Sita Kuratomi Bhaumik
MamaSita's Tiny Tea HouseMamaSita's Tiny Tea HouseMamaSita's Tiny Tea HouseMamaSita's Tiny Tea HouseMamaSita's Tiny Tea House

Tiny popcorn for a tiny tea stallMamaSita's Tiny Tea HouseMamaSita's Tiny Tea HouseMamaSita's Tiny Tea HouseMamaSita's Tiny Tea HouseMamaSita's Tiny Tea HouseMamaSita's Tiny Tea HouseMamaSita's Tiny Tea HouseMamaSita's Tiny Tea HouseMamaSita's Tiny Tea HouseMamaSita's Tiny Tea HouseMamaSita's Tiny Tea HouseMamaSita's Tiny Tea House
MamaSita's Tiny Tea HouseMamaSita's Tiny Tea HouseMamaSita's Tiny Tea HouseMamaSita's Tiny Tea HouseMamaSita's Tiny Tea HouseMamaSita's Tiny Tea HouseMamaSita's Tiny Tea HouseMamaSita's Tiny Tea HouseMamaSita's Tiny Tea HouseMamaSita's Tiny Tea HouseMamaSita's Tiny Tea House Teacups made in Capula, Michoacan, Mexico by Inés Leal for MamaSita's Tiny Tea StallMamaSita's Tiny Tea House - Publication
MamaSita's Tiny Tea House
A site-specific installation and a diminutive, donation-based, masala chai stall, MamaSita’s Tea House is a project inspired by the desire for connection. Masala chai is a relatively new concoction; the tea was introduced by the British to India in the mid-1900’s but the masala was an Indian addition. While visiting the United States in the 1960s, MamaSita’s Bengali grandfather craved nothing more than a cup of masala chai in the afternoon, and her Japanese Colombian mother quickly learned to make it for both of them, despite a few misunderstandings (see Alicia for more on the history of chai & miscommunication).

MamaSita’s, chai is usually served from little glass cups and factory-made plates, but in the fall of 2013, at the Montalvo Arts Center, MamaSita met with the Dignicraft media collective who supports artisans in Michoacan, Mexico. MamaSita had always wanted to use handmade, ceramic cups as these were the original disposable cups still used in many chai stalls across India. In these roadside shops, the biodegradable clay cups are smashed to bits after drinking its contents.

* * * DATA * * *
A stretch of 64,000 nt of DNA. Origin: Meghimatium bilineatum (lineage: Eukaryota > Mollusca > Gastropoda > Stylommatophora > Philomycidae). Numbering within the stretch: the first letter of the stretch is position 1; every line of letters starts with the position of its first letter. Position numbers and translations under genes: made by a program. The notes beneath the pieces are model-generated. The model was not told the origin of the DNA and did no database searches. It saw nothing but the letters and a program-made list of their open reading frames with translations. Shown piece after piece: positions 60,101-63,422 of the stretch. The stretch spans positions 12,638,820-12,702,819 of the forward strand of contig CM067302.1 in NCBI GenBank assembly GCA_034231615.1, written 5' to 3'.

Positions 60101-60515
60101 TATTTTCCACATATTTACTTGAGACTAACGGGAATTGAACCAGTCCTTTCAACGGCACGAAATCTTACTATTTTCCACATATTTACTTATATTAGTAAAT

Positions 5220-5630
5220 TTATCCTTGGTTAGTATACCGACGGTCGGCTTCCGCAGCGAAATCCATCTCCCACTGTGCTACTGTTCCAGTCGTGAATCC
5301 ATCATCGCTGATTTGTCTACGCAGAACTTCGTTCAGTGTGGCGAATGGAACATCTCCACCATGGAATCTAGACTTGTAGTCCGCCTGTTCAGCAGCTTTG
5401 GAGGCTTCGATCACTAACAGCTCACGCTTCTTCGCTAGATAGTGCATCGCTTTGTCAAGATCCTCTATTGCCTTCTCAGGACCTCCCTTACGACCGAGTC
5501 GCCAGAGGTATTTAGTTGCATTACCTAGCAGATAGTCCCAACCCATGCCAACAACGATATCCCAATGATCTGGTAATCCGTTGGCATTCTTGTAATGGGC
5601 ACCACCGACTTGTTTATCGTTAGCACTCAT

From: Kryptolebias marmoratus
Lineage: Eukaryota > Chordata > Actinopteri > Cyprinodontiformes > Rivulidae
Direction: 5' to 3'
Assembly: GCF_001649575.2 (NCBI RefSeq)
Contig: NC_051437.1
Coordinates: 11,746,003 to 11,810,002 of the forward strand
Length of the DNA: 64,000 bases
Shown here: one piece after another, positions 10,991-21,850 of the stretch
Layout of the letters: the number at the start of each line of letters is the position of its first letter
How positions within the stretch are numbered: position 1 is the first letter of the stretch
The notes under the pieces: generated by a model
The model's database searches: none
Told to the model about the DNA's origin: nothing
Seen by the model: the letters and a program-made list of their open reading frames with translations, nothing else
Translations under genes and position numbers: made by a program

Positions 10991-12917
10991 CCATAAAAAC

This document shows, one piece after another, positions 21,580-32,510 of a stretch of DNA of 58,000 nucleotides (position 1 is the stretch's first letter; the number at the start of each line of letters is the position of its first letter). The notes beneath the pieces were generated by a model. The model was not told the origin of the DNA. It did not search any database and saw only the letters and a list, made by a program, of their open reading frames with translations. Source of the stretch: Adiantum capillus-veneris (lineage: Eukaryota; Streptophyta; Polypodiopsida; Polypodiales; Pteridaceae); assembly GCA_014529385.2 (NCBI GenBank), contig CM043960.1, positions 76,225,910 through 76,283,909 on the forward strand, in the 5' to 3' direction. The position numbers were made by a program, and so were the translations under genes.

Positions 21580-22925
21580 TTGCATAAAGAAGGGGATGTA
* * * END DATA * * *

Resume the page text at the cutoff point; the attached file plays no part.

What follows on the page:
When MamaSita shared this story with ceramic artists Inés Leal, she liked the idea of collaboration but objected to the destruction of the cups. Why destroy something made with so much care that still had life in it? After all, Inés’ success as a ceramicist finally enabled her to visit the United States and reunite with members of her family.

In the past two years, MamaSita, dignicraft, Inés Leal, and her family, have worked together to produce handmade cups for the Tiny Tea House and transport them safely across the border.

These events are chronicled in an equally tiny book; MamaSita's little librito documenting the journey of dignicraft ceramics across a big frontera (2016).

Since then, MamaSita has led chai workshops in museums, galleries, classrooms, and sidewalks in partnership with Stanford University, the San Francisco Art Insittute, The Claremont Food Justice Summit at the Claremont Colleges, and Yerba Buena Center for the Arts.

For more info about Dignicraft visit Dignicraft.org
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